The violations in disruption are defined by the test suite. So if the new Program runs on standard regression test cases as well as on a random subset of inputs we claim the fix valid and every test case failure is a disruption.

The authors implement this approach in a tool for the java language (FIXATION). The empirical evaluation shows that fixation is able to identify the known bad fixes in the code in reasonable time. The path explosion problem of WP is avoided by using a distance measure for calculating WP. The authors show that the analysis is able to scale for increasing values of distance “d”.

One of the limitations of this approach can be that it models the bugs as assertion failures and it relies on assertions being available or inferred. Also determining the value of distance “d” to obtain a better results is still a problem the papers suggests that the user start with a small value and increment it as more paths are explored. The possible future application of this approach can be in unit testing where the tool can directly work with the self contained assertions in a unit test case.


  1. Gu, Zhongxian, et al. "Has the bug really been fixed?." Software Engineering, 2010 ACM/IEEE 32nd International Conference on. Vol. 1. IEEE, 2010.

Short Summary of Few Papers from ICSE 2010

Naoyasu Ubayashi, Jun Nomura, Tetsuo Tamai:
Archface: a contract place where architectural design and code meet 

- This paper proposes a new mechanism based on component-and-connector architecture to bridge the gap between design and implementation. The authors introduce a notion of predicate coordination where program points are exposed by a predicate and coordinated by a connector. Archface is implemented on ASPECTJ and uses AOP notions of joint points and advice to implement.

Daniel Le Mtayer, Manuel Maarek, Valrie Viet Triem Tong, Eduardo Mazza,
Marie-Laure Potet, Nicolas Craipeau, Stphane Frnot, Ronan Hardouin:
Liability in software engineering: overview of the LISE approach and 
illustration on a case study.

- This paper attempes to formalize the notion of liability and illustrates the use of formal definations by means of a running case study. The authors show how in this particular case formal methods can be used to manage legal issues and fix liability in case of a claim by the customer. There are many legal aspects regarding goverment laws, collecting evidence before claim, etc which are left out of the scope of the study, Nevertheless this paper shows how formal methods can be useful even in areas like legal liability in today's world.

Thomas D. LaToza, Brad A. Myers:
Developers ask reachability questions.

- This paper is a study of interviews taken by the author of professional developers and the kind of questions they ask while coding/debugging. The most common questions which developers seem to care about are the kind where you need to search across feasible paths through a program for target statements matching a search criterion (Reachability Question). Not many IDE support answering these kinds of questions on large complex codebases hence a lot of development time is spent (9 out of 10 longest activities).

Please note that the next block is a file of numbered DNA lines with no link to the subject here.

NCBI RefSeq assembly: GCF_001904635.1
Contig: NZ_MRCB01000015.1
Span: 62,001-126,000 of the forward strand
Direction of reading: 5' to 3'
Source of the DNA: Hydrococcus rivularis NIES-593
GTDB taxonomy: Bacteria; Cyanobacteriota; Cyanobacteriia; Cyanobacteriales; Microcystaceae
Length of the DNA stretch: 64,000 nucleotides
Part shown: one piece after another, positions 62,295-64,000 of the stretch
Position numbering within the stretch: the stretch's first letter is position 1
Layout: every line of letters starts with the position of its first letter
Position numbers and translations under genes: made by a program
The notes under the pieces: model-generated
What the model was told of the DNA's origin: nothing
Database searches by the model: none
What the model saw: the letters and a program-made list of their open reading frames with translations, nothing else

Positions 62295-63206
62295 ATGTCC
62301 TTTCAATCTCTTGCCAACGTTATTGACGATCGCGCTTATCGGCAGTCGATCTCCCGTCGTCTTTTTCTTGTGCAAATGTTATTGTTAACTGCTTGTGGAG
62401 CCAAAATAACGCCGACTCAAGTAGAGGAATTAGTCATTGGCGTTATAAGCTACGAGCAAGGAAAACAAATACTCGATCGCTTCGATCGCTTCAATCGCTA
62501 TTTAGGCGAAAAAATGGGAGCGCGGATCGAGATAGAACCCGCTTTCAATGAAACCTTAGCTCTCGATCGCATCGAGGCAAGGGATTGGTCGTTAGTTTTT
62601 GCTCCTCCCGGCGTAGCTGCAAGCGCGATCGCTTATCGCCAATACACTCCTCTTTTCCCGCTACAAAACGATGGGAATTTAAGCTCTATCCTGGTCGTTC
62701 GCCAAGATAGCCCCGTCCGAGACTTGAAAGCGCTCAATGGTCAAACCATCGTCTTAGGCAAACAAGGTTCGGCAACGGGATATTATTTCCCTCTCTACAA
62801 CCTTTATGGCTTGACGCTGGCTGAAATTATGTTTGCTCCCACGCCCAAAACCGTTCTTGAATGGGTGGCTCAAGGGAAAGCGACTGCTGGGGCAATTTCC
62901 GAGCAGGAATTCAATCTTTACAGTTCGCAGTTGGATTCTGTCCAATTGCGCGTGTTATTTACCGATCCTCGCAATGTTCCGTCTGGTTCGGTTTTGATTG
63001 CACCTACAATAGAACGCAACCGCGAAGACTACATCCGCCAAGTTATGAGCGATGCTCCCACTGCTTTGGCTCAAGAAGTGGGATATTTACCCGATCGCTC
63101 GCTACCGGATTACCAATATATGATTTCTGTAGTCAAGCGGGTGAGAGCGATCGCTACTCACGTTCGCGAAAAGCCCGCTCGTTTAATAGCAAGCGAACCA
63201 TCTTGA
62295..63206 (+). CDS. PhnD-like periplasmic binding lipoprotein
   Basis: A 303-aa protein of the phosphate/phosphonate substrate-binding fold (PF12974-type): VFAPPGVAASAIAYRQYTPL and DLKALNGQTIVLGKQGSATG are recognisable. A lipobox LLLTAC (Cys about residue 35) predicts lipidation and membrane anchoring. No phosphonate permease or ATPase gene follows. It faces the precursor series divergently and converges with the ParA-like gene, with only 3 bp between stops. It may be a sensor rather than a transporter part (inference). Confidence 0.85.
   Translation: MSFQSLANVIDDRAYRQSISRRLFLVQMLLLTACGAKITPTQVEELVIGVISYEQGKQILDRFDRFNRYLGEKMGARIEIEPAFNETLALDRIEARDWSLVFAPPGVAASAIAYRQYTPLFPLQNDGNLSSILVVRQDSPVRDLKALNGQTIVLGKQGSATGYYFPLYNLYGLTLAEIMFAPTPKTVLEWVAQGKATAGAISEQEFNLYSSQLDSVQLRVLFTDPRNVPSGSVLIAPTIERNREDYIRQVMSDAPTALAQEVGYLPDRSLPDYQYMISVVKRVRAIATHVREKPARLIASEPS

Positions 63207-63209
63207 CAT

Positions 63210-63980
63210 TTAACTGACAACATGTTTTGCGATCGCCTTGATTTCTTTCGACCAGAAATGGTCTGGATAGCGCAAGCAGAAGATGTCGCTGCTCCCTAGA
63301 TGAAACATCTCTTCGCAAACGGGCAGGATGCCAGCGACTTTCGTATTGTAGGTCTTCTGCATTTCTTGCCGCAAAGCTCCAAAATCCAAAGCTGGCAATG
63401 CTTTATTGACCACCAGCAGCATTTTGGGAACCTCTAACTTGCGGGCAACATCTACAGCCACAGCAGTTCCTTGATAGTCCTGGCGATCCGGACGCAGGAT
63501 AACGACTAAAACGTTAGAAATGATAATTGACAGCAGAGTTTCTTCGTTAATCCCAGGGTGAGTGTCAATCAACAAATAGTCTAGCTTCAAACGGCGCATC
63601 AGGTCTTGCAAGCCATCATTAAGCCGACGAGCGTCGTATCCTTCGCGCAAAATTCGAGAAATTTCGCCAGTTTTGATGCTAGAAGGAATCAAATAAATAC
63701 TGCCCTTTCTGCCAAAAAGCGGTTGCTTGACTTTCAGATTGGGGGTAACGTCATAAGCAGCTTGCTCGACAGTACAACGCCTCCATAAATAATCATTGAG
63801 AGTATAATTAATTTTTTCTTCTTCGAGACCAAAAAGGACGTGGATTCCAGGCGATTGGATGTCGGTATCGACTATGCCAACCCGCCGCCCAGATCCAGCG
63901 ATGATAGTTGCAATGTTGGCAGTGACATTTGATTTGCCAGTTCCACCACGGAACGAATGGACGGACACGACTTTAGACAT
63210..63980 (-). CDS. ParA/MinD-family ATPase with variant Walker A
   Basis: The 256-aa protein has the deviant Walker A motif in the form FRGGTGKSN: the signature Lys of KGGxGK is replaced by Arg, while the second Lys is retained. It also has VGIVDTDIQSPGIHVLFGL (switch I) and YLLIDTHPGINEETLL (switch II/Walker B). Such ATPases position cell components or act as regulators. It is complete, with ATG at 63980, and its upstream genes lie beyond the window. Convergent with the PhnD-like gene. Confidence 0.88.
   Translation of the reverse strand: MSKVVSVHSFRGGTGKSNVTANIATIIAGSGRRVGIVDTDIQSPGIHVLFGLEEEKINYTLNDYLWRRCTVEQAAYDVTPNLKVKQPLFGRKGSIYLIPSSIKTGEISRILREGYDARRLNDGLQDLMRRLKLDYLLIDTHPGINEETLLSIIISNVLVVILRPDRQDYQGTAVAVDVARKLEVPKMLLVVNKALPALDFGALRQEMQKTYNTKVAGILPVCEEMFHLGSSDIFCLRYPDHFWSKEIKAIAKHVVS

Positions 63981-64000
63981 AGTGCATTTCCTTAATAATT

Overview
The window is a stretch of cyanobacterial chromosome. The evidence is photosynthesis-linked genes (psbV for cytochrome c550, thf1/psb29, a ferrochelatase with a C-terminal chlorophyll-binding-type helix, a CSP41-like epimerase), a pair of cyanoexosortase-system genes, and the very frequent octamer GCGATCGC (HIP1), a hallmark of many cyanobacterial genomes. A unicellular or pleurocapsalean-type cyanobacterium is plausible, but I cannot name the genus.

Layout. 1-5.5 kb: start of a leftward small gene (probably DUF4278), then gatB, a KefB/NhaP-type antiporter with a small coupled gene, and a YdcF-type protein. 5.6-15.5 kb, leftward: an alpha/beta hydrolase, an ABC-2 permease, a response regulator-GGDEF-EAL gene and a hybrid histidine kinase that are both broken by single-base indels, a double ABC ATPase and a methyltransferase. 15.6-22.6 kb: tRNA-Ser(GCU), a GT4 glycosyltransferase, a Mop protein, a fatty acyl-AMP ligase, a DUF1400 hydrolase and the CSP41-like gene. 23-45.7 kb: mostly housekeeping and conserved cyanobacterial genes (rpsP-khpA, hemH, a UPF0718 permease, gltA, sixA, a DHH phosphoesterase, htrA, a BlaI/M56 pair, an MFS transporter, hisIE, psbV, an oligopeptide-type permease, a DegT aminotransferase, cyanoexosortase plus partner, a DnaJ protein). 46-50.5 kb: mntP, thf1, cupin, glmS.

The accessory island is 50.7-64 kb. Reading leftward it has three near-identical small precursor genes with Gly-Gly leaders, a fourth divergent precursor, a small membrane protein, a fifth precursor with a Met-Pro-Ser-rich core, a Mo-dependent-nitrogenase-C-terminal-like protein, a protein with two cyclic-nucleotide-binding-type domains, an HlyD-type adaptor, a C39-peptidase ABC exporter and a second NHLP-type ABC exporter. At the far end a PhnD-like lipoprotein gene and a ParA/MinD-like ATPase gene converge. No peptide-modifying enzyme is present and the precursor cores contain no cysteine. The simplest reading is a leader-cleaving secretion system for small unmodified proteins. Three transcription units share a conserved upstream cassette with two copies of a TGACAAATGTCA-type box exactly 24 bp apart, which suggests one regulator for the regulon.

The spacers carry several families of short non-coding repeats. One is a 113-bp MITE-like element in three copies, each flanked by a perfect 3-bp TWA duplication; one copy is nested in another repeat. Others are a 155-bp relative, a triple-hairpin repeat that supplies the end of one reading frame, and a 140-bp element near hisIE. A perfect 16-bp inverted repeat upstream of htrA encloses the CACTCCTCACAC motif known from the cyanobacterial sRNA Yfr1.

Thomas Fritz, Gail C. Murphy:
Using information fragments to answer the questions developers ask. 

- This paper tries to use automated composition of information fragments (like who is working on what, which classes where changes since yesterday, what are my team members working on etc) to answer some of the questions developers face during their work daily. Using the information fragment model proposed by authors the developers were able to answer 94% (of 78) of commonly identified such questions. The paper evaluates it with a detailed usability study with 18 professional developers who are trained for 15 mins to use this system before evaluation.

Piramanayagam Arumuga Nainar, Ben Liblit:
Adaptive bug isolation. 

- This paper uses statistical models to instrument and monitor only those program behaviours which are predictive of failure and thus shows considerable performance improvements as compared to realistic sampling based instrumentation and complete binary instrumentation. The authors achieve this by starting with monitoring only a small portion of the program and automatically refining the instrumentation over time. This refinement is modelled as a search over the CDG of the program. The paper evaluates different heuristics and design alternatives to perform this search effectively.

Brian Demsky, Patrick Lam:
Views: object-inspired concurrency control. 

- This paper attempts to bring in a notion of views in to manage fine grained concurrency control. As claimed by the authors views make the task of implementing sophisticated locking schemes and provide static checks to avoid many kind of data races.  The evaluation section of the paper seems weak, in the sense it doesn't go beyond telling us that "they implemented views and it works". The authors conclude that in their experience working with views was simpler and easier.

Empirical Studies

Swarup Kumar Sahoo, John Criswell, Vikram S. Adve:
An empirical study of reported bugs in server software with implications 
for automated bug diagnosis. 

- A new study which looks at a sample of bugs from the 6 major open source server software. Some of the interesting results seem to be that there are very less concurrent bugs in production versions, most bugs (80%) can be reproduced by running the last input before crash/bug again. This has some implications for designing bug analysis software for such servers which they discuss in the paper.

Aditya V. Nori, Sriram K. Rajamani:
An empirical study of optimizations in YOGI.

- An empirical study of the 5 major optimizations done by the team in the new Static Verification Tool- Yogi, which is currently being evaluated by the windows group for use in static driver verifier. This is a first such attempt of trying to study the heuristics that go into building a real world tool with emphasis on the engineering efficiencies gained by using the heuristics in form of faster and more precise analysis.

New Tool for IDE

Andrew Bragdon, Steven P. Reiss, Robert C. Zeleznik, Suman Karumuri,
William Cheung, Joshua Kaplan, Christopher Coleman, Ferdi Adeputra, Joseph
J. LaViola Jr.:
Code bubbles: rethinking the user interface paradigm of integrated 
development environments.

- This paper evaluates the use of a new metaphor to view and edit large amount of code aka bubbles. The authors present usability studies and interviews with professional developers to illustrate the efficiency and productivity of using bubbles in the development process as compared to a Window/Tab based UI.